Given that the concept of AI follows the same ontological structure as that of smartphones, servo-engines, and radar, we can use these as rough conceptual indicators of how we can expect humans and society to evolve with AI. Because humanity does indeed evolve with cyborg objects, merely in virtue of the reciprocal relationship at the center of the concept and as a direct result of externalizing capabilities that were previously internal. Take the GPS in your smartphone, for example; it’s no secret that humans are considerably worse at navigating traffic without a GPS today than we were before. At the same time, we’re much worse at navigating the Dewey Decimal System today than we were before we had near-limitless knowledge at the tips of our fingers. With this in mind, it’s safe to say that the objects we choose to have a reciprocal relationship change us over time and can make us dependent on them.
How Cyborg Objects affect human capabilities
While LLMs can be used for a myriad of different purposes, the basic ontological structure remains the same. A human operator prompts the LLM, which returns a message. The returned message prompts the human operator to take action. In some cases, the human operator may be dismayed with the result and prompt the LLM again to try and achieve a different result. In other cases, the human operator may be satisfied (or even impressed) with the result and use it for human purposes. As technology progresses, the latter is more and more likely to be the case. After all, I’m very rarely disappointed in my GPS these days.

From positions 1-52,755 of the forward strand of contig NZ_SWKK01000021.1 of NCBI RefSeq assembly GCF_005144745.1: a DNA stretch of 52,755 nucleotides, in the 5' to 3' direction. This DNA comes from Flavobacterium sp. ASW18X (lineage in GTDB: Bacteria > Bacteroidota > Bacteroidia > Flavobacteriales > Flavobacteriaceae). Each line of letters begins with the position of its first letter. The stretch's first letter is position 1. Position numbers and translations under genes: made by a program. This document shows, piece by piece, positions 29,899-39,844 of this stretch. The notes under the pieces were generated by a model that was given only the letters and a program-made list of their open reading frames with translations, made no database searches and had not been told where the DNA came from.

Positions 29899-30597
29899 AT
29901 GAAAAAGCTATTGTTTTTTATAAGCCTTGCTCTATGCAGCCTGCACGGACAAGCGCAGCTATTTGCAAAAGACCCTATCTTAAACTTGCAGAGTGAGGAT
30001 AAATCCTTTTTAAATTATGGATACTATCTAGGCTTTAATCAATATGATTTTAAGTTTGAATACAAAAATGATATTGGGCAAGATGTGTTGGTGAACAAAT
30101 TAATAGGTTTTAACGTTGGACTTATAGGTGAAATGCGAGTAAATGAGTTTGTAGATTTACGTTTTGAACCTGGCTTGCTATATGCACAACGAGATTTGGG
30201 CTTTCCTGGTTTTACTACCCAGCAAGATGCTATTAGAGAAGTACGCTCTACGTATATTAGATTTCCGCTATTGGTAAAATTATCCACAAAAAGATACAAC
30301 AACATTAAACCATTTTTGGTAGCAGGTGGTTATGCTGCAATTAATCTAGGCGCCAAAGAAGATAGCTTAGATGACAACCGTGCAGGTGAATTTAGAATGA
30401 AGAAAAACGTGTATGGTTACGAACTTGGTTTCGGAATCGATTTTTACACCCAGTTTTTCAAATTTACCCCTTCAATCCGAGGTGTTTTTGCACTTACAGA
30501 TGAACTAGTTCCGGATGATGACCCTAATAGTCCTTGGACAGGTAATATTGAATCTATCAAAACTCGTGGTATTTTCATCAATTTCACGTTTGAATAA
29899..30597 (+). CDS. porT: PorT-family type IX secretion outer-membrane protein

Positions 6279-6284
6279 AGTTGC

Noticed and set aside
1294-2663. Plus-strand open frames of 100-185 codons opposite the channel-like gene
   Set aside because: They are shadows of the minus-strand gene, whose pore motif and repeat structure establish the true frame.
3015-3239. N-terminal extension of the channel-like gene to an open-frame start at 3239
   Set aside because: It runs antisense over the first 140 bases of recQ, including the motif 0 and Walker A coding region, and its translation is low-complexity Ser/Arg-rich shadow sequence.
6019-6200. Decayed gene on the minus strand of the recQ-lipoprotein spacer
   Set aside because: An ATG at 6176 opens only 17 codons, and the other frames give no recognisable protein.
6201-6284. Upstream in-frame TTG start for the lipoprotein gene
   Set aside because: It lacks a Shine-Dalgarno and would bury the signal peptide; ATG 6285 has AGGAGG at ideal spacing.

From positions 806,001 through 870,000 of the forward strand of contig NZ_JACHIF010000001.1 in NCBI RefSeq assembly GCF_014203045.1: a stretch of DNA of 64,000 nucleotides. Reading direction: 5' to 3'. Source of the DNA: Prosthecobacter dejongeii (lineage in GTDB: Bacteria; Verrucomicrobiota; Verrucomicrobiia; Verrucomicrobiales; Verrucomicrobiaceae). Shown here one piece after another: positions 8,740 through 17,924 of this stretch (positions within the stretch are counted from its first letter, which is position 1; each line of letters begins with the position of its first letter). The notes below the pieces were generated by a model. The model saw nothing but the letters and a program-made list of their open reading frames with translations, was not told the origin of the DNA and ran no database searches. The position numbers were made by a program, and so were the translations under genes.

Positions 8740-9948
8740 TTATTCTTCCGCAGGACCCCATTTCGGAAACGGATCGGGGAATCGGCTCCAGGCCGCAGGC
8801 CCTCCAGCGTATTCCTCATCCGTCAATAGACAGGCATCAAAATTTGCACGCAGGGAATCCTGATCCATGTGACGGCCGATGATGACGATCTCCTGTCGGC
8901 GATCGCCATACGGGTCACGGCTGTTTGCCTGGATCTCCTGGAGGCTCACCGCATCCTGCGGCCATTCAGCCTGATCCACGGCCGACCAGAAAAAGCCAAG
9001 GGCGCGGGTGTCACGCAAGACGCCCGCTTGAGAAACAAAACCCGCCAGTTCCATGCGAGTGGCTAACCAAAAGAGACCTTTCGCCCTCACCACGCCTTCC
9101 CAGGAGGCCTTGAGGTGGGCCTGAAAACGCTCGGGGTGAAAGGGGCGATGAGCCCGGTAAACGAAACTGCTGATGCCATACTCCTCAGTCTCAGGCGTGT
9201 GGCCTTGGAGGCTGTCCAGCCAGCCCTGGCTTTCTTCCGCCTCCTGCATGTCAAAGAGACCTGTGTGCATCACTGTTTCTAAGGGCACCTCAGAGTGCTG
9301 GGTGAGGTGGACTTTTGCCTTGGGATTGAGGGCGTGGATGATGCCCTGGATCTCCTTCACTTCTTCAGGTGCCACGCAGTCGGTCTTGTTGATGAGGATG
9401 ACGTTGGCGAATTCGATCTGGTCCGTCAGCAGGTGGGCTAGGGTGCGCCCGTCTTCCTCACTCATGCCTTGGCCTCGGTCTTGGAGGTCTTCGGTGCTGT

The exact nature of the externalized capability, of course, depends on the purpose the LLM is used for. If I use it to write a blog article, I’m externalizing the capabilities of research, writing, spell-checking, etc. If I use it to code a smart contract, I’m externalizing the capabilities of writing good code.
So are LLMs the herald of a new tomorrow and a testament to human ingenuity? Or is it the death of human creativity and a driving force of societal upheaval? Well, it might be both, depending on how you look at it. The advent of LLMs will change the world (and us) much like the smartphone did, and it is indeed a technological marvel.